Three years back in 2008, I visited Meme Lethro (the eldest Bhutanese citizen) in Jigmechoeling, Sarpang. Since he has witnessed the world from a century ago and has seen all the Druk Gyalpos and also lived their sovereign reigns, I felt I should write and mark his memoirs.
Today, Meme Lethro is 111 year-old. He was recognized and entitled as the Centenary Citizen in 2008 and has received certificate and supports from His Majesty the King.
Mme Lethro lives one-km downhill from the Jigmechoeling’s Gup office. Today there are more than 1,000 households in the valley. All kinds of modern facilities and infrastructures have made their way here (grade-I BHU, mobile network, motor road, farm mechanization, dzong and dratshang).
After crossing numerous rice fields and orange orchards, I reached a cottage built from wooden planks and CGI roof. On its veranda, I spotted Meme Lethro. He was weaving bamboo hat. Hunch-back and toothless, he is pale and wrinkly. He sipped a cup of tea as he wove a hat.
Tandin Wangdi, his 29-year old maternal grandson, looks after the old Meme. Tandin told me, “Meme always wakes up early and loves to have tea. Then, straightaway, he resumes back to his daily chores of weaving bamboo hats and basket,” he said.
I was curious; perhaps I wanted to find out the secret to his longevity. I inquired about his diet. Tandin said that Meme can still chew and relishes rice for lunch and dinner, which has been hi staple diet.
As I sat there watched the centennial man, I couldn't help but see images in my head of everything this man was witness to.
I asked him about Bhutan’s past which stretched back to the late nineteen century. He said the memories are fading, though he remembers his father dying when he was a 15 year-old. Then he lived as a shifting cultivator and as a cowherd in the Kheng valley of Berti. He had never been to school as there were no school in the country except in Bumthang and in Paro.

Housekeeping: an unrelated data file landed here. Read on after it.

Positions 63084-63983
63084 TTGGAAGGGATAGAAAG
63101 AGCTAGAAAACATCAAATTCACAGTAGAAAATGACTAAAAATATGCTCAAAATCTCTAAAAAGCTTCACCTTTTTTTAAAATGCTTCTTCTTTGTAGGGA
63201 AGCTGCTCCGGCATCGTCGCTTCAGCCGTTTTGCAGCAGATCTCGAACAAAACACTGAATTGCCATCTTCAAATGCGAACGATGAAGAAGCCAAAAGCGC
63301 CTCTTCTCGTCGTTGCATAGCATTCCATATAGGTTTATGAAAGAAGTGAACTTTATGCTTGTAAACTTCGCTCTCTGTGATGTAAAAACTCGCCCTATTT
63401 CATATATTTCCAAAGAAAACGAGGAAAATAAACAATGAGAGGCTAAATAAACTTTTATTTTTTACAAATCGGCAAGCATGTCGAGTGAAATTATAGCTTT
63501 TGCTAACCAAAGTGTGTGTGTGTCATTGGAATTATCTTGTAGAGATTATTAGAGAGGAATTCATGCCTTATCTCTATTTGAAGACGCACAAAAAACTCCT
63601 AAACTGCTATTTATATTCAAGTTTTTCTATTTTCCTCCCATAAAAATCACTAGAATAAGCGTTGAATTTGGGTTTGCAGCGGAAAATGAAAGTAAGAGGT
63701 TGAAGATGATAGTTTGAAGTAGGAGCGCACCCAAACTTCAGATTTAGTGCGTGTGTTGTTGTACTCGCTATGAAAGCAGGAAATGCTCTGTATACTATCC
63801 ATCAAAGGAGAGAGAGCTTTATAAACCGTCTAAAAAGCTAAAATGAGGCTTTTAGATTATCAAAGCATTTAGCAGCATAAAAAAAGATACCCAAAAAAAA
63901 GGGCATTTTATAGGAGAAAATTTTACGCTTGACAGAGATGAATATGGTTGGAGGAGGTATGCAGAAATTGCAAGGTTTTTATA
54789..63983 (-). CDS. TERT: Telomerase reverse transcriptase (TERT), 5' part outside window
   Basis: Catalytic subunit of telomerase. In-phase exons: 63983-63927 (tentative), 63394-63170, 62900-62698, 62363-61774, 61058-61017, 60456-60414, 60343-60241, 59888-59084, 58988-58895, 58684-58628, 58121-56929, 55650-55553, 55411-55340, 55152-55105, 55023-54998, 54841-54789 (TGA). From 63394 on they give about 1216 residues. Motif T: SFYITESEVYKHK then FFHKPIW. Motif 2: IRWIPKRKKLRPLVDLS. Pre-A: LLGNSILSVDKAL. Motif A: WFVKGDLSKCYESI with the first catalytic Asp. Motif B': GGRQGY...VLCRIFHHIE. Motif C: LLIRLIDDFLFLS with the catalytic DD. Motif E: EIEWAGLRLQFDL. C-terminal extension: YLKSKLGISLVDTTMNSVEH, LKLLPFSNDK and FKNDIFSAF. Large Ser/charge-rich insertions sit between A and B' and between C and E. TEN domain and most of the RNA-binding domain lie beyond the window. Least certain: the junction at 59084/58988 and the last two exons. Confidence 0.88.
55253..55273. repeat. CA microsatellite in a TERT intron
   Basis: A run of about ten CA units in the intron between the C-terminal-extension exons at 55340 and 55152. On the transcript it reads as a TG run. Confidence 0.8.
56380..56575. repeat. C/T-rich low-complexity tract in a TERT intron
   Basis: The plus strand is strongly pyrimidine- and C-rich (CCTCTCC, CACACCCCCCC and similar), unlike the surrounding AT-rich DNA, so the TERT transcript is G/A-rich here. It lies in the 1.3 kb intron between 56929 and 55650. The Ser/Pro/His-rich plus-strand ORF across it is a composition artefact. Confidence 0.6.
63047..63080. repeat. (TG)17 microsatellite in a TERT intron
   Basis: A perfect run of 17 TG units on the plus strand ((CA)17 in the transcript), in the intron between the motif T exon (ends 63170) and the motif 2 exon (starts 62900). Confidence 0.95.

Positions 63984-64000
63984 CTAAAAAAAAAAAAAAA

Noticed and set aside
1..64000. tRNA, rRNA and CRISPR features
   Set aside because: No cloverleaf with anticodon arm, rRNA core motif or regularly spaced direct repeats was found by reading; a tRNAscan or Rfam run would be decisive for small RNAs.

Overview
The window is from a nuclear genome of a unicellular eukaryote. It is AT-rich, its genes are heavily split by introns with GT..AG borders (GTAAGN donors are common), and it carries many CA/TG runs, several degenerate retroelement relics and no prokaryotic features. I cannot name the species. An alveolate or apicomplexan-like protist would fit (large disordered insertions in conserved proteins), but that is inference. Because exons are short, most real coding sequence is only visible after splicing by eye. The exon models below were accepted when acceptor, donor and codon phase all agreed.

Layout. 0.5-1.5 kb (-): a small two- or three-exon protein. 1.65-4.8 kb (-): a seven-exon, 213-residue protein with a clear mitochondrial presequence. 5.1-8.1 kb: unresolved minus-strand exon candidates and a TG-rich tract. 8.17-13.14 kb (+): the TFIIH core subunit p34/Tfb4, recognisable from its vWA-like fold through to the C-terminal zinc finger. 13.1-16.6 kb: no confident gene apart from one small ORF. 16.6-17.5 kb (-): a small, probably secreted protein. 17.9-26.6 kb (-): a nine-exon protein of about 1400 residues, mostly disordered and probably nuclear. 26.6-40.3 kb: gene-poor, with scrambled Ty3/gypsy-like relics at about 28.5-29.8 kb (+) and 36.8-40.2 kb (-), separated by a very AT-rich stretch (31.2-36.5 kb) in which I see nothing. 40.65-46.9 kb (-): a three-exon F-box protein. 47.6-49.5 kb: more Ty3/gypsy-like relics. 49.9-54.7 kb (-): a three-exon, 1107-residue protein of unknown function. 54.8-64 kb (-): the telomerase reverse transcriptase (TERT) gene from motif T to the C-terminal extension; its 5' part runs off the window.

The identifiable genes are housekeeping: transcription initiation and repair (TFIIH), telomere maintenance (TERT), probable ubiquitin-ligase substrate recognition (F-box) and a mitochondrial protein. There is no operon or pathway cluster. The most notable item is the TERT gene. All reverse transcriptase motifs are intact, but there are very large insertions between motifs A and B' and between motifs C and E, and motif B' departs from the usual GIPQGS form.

When he was young, Jigmechoeling and all other parts of Sarpang and Zhemgang were covered with thick forest and wild animals. He said that only four households inhabited the whole valley of Chungshing under Zhemgang and Jigmechoeling.
As a teenager, Lethro had to deliver annual taxes to Lamigoenpa at Jakar with his other three neighbors from Chungshing. The tax imposed upon them was large-size bamboo carpets. Each household had to deliver a carpet each.
“We had to spend four nights to reach Lamigoenpa. The route was very rough and slippery covered with leeches, beers, wild boars, and heavy snowfall,” he recalled slowly.
“I still vividly remember that there were only two huts in Gelephu when I was young boy. Those two huts served as tongba shops for the traders between Bhutan and Assam,” he said. "The Bhutanese bought garments and other necessities like salt and oil from Bongaigoan, Assam."
Meme Lethro said proudly that there was no cardamom and orange plants at that time. “Later on with my grand father, I cultivated orange and cardamom plants all over the valleys of Sarpang and other parts of southern Bhutan.”
Later on, Lethro worked, as woolah, at the construction of the Thimphu-Phuentsholing National Highway for a month. He also contributed his service in the reconstruction of Tashichoedzong in Thimphu for more than three months.
He said Thimphu was a shed. “The capital was covered with thick jungles and wild animals,” he added.
Besides being recognized as the Centenary Citizen of Bhutan in 2008, in his thirties, Meme Lethro was recognized and awarded a Nu 5 Silver Coin Medal by the second Druk Gyalpo for his contributions. At the time he was the man-in-charge for the new settlement at Jigmechoeling valley for nine years, after Lhotsampas immigrated to the valley.
For Meme Lethro, marriage came late, when he was 66. He married Mudhu, a girl from Chungshing who was 20 years younger to him. But after 20 years she died leaving behind no children. Meme is the last survivor from his family of seven siblings.
The secret to his longevity, he said was his,, “faith in Kencho Sum, the peaceful reigns of all the monarchs, and my healthy diet." He said he hardly touched alcohol although it was very much prevalent in Kheng culture.
"I still feel very good," he said. "The centenary medal has inspired me. I hope I can live a little longer to see the sunrises and the sunsets." With that, he went back to weaving his hat and the refilled tea.